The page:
Insular and disjunct distribution of the Arctic wolf in Greenland, 1978–1998
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Little research has been conducted on the spatial and temporal distribution of wolves in the High Arctic, and the processes that influence distributional patterns are not well understood. The present study addressed this information void in north and east Greenland by determining bi-seasonal distribution patterns and core areas based upon 303 sightings of wolves or their tracks during 1978–1998. The data suggested that this wolf population were predominantly distributed in semi-isolated patches in an insular and disjunct distribution. Evidence of wolf occurrence in some areas was so irregular that wolves should be considered absent in most years. Where such areas were clustered over several hundreds of kilometers, they collectively constituted areas of general wolf absence that could be considered gaps in distribution. There was no evidence that this population functioned in a mosaic of closely, interlocking pack territories similar to those reported in lower latitudes. The observed distributional pattern likely reflected the exceptionally impoverished and fragmented polar desert and semi-desert habitat that compelled wolves to adopt differing spatial distribution patterns relative to wolves in temperate areas. The broader scientific significance of this study is that, even in the most remote, vast, and uninhabited regions, it is possible to produce meaningful results on distributional patterns of rare, terrestrial carnivores that can serve as foundation for the next generation of testable hypotheses.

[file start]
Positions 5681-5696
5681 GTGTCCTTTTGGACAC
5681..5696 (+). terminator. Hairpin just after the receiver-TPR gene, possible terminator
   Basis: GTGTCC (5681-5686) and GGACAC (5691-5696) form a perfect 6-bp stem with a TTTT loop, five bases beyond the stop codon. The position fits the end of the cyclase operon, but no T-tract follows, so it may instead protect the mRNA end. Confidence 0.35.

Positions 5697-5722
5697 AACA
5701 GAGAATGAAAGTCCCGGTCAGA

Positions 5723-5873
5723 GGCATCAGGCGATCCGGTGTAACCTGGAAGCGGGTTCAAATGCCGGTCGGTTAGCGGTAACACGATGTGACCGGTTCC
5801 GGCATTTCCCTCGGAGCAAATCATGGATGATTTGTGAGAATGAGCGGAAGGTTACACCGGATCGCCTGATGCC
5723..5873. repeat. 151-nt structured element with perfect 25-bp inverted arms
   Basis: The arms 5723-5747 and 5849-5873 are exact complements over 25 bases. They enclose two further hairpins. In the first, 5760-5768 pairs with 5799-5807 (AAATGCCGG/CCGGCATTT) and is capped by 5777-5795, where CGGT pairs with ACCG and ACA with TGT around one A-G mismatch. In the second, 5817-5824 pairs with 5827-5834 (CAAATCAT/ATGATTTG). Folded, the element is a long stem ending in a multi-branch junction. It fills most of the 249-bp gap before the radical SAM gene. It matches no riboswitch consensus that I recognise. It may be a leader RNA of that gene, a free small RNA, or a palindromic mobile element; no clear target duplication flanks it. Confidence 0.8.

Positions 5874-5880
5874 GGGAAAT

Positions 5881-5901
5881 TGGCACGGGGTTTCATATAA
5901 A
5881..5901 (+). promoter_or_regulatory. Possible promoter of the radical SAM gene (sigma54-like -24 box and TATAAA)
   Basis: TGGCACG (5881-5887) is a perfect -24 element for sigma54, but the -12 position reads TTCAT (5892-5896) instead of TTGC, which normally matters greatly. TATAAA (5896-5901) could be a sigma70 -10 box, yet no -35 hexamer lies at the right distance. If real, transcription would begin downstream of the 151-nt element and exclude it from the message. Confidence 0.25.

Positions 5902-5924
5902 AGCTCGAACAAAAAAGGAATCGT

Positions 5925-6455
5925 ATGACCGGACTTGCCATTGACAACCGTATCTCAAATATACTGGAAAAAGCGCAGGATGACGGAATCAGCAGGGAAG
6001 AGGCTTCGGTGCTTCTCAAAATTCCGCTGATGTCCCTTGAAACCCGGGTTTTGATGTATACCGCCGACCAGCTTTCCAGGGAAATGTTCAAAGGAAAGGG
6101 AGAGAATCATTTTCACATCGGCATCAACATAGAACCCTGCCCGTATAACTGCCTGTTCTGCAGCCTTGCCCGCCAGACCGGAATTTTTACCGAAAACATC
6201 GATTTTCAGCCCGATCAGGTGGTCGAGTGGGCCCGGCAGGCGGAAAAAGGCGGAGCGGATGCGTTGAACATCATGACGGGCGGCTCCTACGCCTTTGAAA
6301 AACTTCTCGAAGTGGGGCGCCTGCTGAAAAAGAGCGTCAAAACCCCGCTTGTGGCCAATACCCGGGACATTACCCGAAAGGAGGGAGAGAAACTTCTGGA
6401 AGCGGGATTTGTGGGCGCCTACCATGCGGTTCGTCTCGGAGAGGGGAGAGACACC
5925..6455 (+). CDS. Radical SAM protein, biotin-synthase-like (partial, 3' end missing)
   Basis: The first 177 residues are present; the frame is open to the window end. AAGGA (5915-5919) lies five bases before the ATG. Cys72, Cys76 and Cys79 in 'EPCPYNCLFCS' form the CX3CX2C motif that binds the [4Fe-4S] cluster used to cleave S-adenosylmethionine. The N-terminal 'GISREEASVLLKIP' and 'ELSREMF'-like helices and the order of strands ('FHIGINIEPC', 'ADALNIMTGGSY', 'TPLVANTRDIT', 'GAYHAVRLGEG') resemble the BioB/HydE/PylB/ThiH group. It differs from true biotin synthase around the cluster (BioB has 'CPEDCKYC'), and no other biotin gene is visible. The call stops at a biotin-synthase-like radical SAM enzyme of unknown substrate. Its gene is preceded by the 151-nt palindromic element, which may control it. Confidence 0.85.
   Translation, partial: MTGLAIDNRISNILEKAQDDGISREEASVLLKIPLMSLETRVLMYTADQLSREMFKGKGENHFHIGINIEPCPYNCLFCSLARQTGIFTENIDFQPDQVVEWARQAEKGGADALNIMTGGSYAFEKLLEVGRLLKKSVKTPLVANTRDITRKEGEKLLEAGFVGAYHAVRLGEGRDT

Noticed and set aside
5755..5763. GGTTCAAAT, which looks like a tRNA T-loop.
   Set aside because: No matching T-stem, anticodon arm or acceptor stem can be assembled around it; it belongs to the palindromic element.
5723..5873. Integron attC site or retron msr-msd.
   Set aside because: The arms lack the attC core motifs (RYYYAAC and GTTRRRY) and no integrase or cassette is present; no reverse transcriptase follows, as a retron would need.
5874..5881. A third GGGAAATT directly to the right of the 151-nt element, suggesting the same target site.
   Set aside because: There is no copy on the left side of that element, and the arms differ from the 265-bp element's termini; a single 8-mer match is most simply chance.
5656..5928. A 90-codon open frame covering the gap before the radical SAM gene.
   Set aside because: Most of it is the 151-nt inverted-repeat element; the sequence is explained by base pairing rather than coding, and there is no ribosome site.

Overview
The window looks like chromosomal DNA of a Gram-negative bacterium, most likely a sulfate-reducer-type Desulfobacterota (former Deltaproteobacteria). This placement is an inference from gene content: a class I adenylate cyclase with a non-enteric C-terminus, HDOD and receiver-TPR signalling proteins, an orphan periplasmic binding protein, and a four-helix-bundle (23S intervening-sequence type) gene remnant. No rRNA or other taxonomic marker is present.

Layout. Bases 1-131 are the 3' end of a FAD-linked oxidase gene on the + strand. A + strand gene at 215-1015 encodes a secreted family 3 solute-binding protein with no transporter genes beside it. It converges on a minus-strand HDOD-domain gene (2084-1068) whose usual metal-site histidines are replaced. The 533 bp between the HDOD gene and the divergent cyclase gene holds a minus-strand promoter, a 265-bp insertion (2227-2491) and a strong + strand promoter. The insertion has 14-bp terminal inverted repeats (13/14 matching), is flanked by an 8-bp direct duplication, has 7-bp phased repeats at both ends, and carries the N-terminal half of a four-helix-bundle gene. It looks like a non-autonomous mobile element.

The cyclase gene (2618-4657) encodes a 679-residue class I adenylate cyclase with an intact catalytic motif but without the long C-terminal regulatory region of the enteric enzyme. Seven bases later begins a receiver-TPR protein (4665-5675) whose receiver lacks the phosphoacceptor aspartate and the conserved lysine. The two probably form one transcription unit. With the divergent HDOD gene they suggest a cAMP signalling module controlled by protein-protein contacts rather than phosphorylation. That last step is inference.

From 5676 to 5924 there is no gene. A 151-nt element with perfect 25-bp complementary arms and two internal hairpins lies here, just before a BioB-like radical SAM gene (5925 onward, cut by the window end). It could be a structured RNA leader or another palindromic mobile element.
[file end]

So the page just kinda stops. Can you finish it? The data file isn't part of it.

KeywordsArctic wolf Canis lupus arctos Distribution Greenland
In Greenland, many members of the Danish military provided me with details on sightings of wolves. In Denmark, geologists Peter Dawes, Tony Higgins, and John Peel of the Greenland and Denmark Geological Survey assisted me acquire wolf sightings made during geological expeditions. In Iceland, Sigurdur Adalsteinsson, Flugfelag Islands, and his pilots assisted with logistical arrangements to, from, and within Greenland. Frank Moerschel, Germany, and the late Dennis Carter, United Kingdom, accompanied me in the field. Two anonymous reviewers provided helpful comments that improved the manuscript. I am grateful to them all for contributing to this research.
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